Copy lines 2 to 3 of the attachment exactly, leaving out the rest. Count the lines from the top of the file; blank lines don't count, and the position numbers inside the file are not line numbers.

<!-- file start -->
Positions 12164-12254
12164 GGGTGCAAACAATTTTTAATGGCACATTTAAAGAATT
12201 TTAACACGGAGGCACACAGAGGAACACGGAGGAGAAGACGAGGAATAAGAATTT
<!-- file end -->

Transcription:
12164 GGGTGCAAACAATTTTTAATGGCACATTTAAAGAATT
12201 TTAACACGGAGGCACACAGAGGAACACGGAGGAGAAGACGAGGAATAAGAATTT